- CADRE® Herbicide (Imazapic).
- PROWL® Herbicide (Pendimethalin).
- PURSUIT® Herbicide (Imazethapyr).
- RAPTOR® Herbicide (Imazamox).
- SCEPTER® Herbicide (Imazaquin).
- ALVERDE® Insecticide (Metaflumizone).
- COUNTER® Insecticide (Terbufos).
- PHANTOM® Insecticide (Chlorfenzpyr).
- THIMET® Insecticide (Phorate).
A variety of hazardous wastes are produced as part of the facility operations. BASF stores and incinerates both off-specification or expired product returned through their product stewardship program and waste created during the manufacture processes. BASF currently operates three hazardous waste container storage areas, with a combined capacity of 4,800 55-gallon containers, and four hazardous waste incinerators. The main raw materials currently and previously used at the facility that are considered hazardous constituents include monochlorobenzene (MCB), chloroform, 1,2-dichloroethane (1,2-DCA), methylene chloride, toluene and naphthalene.
Corrective Action Status
According to applicable state and federal hazardous waste laws and regulations, all hazardous waste treatment, storage and disposal facilities are required to investigate and clean up releases of hazardous waste and hazardous constituents to the environment at their facility resulting from present and past hazardous waste handling practices. BASF is the current owner and operator; however, Wyeth Holdings Corp. (Pfizer) retains financial responsibility for certain historical environmental matters. In 1987, AT. Kearney performed a Preliminary Review/Visual Site Inspection for the site, on behalf of EPA. The inspection was conducted to identify and gather information on actual and potential releases of hazardous waste and hazardous constituents to the environment. The report identified 42 solid waste management units and six areas of concern, of which EPA recommended additional investigation at three of the solid waste management units and four areas of concern.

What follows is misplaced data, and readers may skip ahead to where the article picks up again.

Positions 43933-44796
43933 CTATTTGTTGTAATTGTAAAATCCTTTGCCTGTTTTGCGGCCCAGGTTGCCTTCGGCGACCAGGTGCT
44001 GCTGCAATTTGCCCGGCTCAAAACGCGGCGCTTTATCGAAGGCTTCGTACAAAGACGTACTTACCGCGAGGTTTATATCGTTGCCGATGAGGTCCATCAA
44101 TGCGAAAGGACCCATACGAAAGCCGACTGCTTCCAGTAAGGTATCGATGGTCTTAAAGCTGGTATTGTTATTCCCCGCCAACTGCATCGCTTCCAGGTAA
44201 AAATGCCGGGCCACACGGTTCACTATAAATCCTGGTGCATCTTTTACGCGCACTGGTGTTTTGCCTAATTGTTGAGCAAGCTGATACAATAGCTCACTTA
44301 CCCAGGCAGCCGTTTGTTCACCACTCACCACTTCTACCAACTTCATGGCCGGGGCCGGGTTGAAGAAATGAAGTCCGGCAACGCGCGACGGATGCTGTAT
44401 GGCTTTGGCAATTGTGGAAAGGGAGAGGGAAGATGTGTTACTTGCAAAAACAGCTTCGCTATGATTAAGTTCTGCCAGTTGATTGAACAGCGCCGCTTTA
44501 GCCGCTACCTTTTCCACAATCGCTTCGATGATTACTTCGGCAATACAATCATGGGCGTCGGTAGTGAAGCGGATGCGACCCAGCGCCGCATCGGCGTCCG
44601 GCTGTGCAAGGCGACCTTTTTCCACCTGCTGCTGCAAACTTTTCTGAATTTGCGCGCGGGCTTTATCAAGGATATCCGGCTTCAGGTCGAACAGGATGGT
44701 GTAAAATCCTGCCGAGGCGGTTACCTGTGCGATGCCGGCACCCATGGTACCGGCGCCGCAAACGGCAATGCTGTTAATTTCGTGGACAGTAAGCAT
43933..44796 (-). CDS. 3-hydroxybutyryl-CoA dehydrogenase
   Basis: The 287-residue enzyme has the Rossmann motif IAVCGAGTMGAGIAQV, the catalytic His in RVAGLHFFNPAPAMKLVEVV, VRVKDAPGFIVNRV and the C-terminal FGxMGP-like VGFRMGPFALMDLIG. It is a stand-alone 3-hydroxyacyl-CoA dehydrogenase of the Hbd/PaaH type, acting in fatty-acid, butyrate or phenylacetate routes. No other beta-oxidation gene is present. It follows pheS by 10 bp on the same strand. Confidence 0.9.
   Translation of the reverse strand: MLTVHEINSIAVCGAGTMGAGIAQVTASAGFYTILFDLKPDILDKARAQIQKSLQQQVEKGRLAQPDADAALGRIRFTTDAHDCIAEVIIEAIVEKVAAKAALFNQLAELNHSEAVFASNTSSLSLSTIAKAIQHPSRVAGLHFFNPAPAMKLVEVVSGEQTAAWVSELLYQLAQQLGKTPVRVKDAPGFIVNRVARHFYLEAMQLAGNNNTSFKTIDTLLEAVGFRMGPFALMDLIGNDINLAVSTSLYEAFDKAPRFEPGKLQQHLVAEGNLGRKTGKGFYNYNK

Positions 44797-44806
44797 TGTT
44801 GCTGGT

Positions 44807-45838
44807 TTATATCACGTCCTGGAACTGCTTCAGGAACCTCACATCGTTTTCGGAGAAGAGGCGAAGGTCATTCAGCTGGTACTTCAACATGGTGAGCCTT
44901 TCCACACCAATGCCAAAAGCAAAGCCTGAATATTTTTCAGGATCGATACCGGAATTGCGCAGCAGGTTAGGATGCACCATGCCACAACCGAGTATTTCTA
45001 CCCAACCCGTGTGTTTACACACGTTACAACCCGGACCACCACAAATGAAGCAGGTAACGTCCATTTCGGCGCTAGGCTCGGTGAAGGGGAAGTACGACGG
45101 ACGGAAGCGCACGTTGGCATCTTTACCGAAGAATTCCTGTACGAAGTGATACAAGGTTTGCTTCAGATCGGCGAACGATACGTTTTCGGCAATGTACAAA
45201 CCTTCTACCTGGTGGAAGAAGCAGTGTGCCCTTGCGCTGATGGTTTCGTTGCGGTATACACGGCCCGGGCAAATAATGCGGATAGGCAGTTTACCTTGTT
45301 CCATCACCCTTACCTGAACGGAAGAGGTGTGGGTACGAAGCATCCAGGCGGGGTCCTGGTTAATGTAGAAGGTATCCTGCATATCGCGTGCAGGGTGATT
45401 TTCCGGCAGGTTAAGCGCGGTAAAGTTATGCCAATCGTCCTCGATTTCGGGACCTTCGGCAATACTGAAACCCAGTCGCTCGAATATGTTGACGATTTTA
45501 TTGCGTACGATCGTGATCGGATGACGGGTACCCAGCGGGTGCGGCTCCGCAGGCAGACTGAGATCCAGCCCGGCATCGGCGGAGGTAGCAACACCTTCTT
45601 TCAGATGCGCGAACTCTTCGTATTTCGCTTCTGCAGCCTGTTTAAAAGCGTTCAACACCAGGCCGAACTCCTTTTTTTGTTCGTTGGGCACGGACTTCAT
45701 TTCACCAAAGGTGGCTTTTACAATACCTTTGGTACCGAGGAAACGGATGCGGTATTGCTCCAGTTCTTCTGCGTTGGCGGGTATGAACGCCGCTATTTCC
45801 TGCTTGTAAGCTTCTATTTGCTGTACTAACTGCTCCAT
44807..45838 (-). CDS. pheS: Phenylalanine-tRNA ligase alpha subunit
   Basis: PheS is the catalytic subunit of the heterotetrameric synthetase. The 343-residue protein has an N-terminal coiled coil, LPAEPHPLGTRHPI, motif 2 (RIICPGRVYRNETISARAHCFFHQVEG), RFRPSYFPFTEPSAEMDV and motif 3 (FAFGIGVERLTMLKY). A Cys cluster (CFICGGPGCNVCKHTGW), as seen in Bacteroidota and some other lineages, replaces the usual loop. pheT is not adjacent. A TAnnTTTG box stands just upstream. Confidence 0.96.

The Fire Training Lagoon was investigated in October 1989. The subsurface sample results showed detections of total petroleum hydrocarbons. In December 1995 and January 1996, Geraghty & Miller Inc. performed a Geoprobe™ Groundwater Assessment in the eastern half of the facility. The sample results showed detectable concentrations of 1,1-dichloroethane (1,1-DCA), 1,2-DCA, trans-1,2-dichloroethene (trans-1,2-DCE), chloroform, ethylbenzene, MCB and total xylene. In March 2000, EPA required further investigation of the impacted groundwater.
On behalf of BASF, Arcadis conducted a Phase I RCRA Facility Investigation, or RFI, from October through November 2003, and from September through March 2005. Arcadis conducted a Phase II RFI from July 2005 through May 2006. The main goal of the Phase I and Phase II RFI’s was to confirm and define the horizontal and vertical extent of any contamination source areas throughout the site. Based on analytical results, the investigation concluded the groundwater at the site is contaminated and identified five confirmed and four possible soil sources of contaminant release. The groundwater contamination includes 1,2-DCA, 1,1-dichloroethylene, benzene, MCB, tetrachloroethene, trichloroethylene, toluene and vinyl chloride.